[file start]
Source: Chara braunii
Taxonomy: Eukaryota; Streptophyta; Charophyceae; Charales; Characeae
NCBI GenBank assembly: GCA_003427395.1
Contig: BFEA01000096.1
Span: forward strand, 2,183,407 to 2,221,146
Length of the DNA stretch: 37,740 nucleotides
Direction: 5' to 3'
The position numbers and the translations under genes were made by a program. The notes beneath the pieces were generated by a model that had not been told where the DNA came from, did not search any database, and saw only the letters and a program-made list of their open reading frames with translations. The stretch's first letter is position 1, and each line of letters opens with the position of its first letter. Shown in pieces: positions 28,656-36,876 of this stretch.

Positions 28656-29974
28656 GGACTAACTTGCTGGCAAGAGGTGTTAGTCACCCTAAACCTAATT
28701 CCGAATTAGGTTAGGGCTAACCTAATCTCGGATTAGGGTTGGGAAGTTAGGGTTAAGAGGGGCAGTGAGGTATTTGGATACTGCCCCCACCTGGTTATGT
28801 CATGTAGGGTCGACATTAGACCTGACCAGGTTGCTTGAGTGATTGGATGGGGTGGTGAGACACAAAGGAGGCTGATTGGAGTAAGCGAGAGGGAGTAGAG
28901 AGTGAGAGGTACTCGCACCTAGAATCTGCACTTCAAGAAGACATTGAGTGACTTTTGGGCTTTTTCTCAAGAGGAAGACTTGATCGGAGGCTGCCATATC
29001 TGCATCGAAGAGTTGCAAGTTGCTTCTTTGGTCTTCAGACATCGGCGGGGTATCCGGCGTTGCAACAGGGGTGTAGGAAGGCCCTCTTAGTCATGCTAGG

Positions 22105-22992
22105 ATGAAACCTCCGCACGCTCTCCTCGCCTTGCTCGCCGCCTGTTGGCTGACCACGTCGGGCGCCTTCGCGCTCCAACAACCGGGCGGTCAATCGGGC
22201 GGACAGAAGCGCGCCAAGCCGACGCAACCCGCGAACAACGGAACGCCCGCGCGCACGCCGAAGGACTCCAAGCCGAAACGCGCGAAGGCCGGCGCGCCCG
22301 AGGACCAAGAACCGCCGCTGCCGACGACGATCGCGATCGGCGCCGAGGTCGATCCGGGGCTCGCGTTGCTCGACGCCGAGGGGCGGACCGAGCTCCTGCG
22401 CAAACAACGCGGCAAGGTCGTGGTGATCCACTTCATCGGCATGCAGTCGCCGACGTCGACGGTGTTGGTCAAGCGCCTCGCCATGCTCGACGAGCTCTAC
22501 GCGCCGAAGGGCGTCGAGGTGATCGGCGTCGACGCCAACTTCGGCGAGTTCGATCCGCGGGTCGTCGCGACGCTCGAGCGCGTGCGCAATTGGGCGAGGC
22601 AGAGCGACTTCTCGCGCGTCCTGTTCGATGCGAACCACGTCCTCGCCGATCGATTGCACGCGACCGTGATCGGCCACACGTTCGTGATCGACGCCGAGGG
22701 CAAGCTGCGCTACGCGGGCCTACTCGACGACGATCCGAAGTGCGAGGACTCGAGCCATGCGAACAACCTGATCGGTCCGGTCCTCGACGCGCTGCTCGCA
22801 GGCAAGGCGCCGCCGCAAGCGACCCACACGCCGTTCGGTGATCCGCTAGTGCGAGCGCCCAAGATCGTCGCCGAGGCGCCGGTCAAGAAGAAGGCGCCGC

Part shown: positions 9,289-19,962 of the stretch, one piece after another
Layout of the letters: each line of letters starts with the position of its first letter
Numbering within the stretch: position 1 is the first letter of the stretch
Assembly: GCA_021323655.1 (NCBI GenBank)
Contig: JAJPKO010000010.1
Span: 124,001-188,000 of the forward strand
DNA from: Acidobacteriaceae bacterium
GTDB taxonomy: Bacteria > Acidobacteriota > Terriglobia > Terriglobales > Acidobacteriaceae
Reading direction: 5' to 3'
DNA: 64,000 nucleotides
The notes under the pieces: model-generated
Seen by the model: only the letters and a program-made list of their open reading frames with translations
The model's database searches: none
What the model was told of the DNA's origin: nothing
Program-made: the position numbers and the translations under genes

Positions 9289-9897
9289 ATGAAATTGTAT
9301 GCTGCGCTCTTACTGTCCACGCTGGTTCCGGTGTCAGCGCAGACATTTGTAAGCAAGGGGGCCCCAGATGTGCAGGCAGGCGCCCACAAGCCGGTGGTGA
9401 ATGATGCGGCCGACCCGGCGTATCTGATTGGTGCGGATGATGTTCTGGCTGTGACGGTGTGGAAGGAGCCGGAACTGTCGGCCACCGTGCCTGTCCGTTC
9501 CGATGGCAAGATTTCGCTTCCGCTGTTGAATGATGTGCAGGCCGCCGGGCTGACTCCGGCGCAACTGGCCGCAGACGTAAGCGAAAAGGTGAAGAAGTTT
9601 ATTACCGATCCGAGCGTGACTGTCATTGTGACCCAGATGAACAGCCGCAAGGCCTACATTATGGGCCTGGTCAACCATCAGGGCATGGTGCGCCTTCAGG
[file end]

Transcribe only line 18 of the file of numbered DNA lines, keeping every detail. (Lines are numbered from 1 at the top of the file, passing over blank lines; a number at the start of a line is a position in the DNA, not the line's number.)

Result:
22301 AGGACCAAGAACCGCCGCTGCCGACGACGATCGCGATCGGCGCCGAGGTCGATCCGGGGCTCGCGTTGCTCGACGCCGAGGGGCGGACCGAGCTCCTGCG